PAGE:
Can a Jesuit become Pope

Jesuit : Dreaded elite troop of the Pope

They are the “smart guys”, and for some they are the reactionary, for others the progressive elite of the Catholic Church. Sometimes their severity is praised, sometimes scolded. But one thing sticks to the order of the Jesuits, which was founded in 1534 by a circle of friends around Ignatius von Loyola in Paris, to this day: It is considered inscrutable and influential. The mysterious image of the order may be due to the personality of Ignatius of Loyola himself. The son of a noble Basque family initially made a career in the military before he had apparitions of God, gave up all property and took the vow of poverty. His contemporaries describe him as an extremely closed man who showed little emotion. Anyone who meets Jesuits in Berlin today, in the Canisius College or in the Refugee Forum in Charlottenburg, meets urbane, open men who also do not wear religious clothes.

The core of Jesuit piety consists in the retreats, spiritual experiences in which the followers of the “Society of Jesus” meditate on their faith and personal bond with Jesus Christ. Their vows include celibacy, poverty and obedience, and absolute obedience to the Pope as well.

During the Counter-Reformation, with which the Catholic Church reacted to the Protestant Reformation, the Jesuits were feared everywhere in Europe as the Pope's almost military-strict fighting force, as the “soldiers of Christ”. The first German Jesuit was Petrus Canisius. He joined the order as the eighth member in 1543 and drove the Counter Reformation in Germany.

The more the Jesuits spread, the more monstrous the conspiracy theories, in which they were alleged to infiltrate all royal courts, among other things. In the 18th century the order was banned in a number of European countries and finally also by the Pope, and later allowed again. In the 20th century, the order increasingly distanced itself from restorative tendencies and opened up to the modern age. Father Alfred Delp was executed in Plötzensee for his resistance to National Socialism. Fathers like Karl Rahner significantly influenced the reforms within the Catholic Church in the 1960s. Today the Jesuits are by their own account the largest Catholic order in the world with 22,000 members. It is a purely male order.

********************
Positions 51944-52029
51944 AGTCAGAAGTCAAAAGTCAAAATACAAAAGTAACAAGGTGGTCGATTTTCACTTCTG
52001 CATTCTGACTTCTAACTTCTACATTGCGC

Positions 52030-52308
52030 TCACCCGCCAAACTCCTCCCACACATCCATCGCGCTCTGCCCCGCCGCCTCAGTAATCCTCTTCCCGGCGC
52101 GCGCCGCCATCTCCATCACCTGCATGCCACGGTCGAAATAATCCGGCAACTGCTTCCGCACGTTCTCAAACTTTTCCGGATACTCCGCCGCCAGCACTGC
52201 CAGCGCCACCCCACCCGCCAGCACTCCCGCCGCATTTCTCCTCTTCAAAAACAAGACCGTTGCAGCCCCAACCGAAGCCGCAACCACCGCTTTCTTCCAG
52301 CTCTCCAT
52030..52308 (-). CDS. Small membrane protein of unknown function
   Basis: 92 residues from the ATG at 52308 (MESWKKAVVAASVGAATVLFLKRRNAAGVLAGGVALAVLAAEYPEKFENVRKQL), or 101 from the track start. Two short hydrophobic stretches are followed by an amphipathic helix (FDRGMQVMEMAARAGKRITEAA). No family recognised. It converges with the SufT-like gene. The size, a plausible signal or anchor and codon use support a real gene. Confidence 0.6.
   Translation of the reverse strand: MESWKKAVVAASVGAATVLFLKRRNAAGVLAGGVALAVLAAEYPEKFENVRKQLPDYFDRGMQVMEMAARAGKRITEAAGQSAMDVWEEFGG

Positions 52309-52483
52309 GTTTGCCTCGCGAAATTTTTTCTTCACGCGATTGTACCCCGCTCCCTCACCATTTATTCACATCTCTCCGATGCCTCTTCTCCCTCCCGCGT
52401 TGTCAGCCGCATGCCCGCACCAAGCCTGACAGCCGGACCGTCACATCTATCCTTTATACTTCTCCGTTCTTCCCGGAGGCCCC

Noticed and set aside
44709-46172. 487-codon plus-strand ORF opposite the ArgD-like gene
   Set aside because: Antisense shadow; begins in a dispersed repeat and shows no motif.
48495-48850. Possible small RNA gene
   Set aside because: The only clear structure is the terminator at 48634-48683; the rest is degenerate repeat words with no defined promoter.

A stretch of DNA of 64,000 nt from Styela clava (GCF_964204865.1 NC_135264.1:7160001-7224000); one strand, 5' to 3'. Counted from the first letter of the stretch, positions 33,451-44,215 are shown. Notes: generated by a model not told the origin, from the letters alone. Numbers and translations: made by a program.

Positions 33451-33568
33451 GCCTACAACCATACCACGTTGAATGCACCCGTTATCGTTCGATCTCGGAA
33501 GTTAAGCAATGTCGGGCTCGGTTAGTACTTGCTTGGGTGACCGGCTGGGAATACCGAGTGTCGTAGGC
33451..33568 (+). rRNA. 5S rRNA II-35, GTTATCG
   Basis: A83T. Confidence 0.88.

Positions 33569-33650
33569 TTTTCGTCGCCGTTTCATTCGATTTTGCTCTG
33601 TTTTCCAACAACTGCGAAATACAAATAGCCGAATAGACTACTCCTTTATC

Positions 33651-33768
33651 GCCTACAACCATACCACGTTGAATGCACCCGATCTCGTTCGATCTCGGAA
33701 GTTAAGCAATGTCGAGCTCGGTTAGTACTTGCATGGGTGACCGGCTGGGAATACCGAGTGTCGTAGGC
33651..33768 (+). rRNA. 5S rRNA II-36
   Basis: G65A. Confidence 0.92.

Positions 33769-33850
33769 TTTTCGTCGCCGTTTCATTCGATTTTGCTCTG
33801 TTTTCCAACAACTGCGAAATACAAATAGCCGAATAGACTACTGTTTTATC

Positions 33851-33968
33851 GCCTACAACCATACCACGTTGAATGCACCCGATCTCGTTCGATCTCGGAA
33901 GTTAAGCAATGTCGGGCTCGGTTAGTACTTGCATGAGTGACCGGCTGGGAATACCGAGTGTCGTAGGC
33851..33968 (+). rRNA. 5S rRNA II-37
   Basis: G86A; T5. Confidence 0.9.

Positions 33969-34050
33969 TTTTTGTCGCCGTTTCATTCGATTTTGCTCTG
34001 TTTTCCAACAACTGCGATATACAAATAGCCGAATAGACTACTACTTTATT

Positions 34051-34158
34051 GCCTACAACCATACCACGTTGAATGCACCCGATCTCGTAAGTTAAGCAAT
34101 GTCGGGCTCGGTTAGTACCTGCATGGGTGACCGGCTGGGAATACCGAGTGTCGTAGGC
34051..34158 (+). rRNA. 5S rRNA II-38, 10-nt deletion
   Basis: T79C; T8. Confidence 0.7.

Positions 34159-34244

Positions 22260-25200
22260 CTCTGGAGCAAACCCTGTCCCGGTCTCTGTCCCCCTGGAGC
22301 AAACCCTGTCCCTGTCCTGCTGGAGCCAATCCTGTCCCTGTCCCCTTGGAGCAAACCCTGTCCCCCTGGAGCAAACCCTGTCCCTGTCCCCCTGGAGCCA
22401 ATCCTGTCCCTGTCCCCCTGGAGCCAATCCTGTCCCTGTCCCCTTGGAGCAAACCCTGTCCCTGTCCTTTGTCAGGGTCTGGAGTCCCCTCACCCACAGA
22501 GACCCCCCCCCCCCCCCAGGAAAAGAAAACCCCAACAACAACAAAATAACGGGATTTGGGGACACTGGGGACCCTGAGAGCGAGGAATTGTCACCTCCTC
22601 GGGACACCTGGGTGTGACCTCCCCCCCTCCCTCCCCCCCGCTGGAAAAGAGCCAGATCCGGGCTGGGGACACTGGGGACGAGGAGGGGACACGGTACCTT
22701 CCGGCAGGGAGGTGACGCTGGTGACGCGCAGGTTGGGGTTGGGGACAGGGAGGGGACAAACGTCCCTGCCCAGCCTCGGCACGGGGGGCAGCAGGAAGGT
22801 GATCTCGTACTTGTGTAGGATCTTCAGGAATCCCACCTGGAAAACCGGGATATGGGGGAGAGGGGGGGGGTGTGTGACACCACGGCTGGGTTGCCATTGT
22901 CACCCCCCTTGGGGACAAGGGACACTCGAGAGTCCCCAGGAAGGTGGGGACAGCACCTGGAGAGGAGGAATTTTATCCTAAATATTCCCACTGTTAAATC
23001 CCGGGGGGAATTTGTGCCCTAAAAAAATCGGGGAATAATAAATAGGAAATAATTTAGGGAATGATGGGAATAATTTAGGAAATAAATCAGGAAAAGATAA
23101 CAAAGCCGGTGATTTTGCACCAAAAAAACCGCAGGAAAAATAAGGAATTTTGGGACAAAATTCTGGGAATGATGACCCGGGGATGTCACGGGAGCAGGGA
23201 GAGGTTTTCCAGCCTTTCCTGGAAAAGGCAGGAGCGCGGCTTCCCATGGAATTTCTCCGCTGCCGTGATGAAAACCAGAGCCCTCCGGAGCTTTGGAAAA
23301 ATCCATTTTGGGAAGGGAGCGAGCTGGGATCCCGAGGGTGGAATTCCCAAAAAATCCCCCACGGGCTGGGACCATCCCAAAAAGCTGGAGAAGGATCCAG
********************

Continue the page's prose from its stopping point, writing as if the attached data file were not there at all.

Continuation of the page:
Since Ignatius von Loyola was particularly concerned with “pastoral care for the youth”, the first “college” was founded during his lifetime. In the centuries that followed, the Jesuits had a great influence on the European educational landscape - initially as anti-enlightenmentists. Today the order's 2,400 schools worldwide are committed to a comprehensive humanistic ideal of education. Jesuit pedagogy is based on four principles: Appreciation of the individual, ability to reflect, commitment to justice, and keeping alive the question of God. Compulsory religious instruction, church services, practicing in retreats and also the opportunity to go to confession are part of everyday school life.

A special feature of the Jesuit colleges is that in addition to the teaching of the classic subject matter, the practice of social skills plays an important role. In separate youth centers on the school premises, older students learn with younger ones, guided by the fathers, to think about themselves and their role in relation to others, and they train self-confidence. This includes recognizing your own limits and defending yourself when these are exceeded by others. To be able to learn this presupposes that, of course, the teacher also respects the limits of the young person. To take advantage of the pupil's dependence, even to pacify one's own instincts, is therefore the worst betrayal a priest can commit against Jesuit pedagogy.

Many sons of noble families attended Jesuit schools as early as the 18th century. Representatives of lower social classes were able to advance socially with the help of the training and even get into government offices. CDU politician Heiner Geißler is one of the most well-known graduates in Germany today.Claudia Keller

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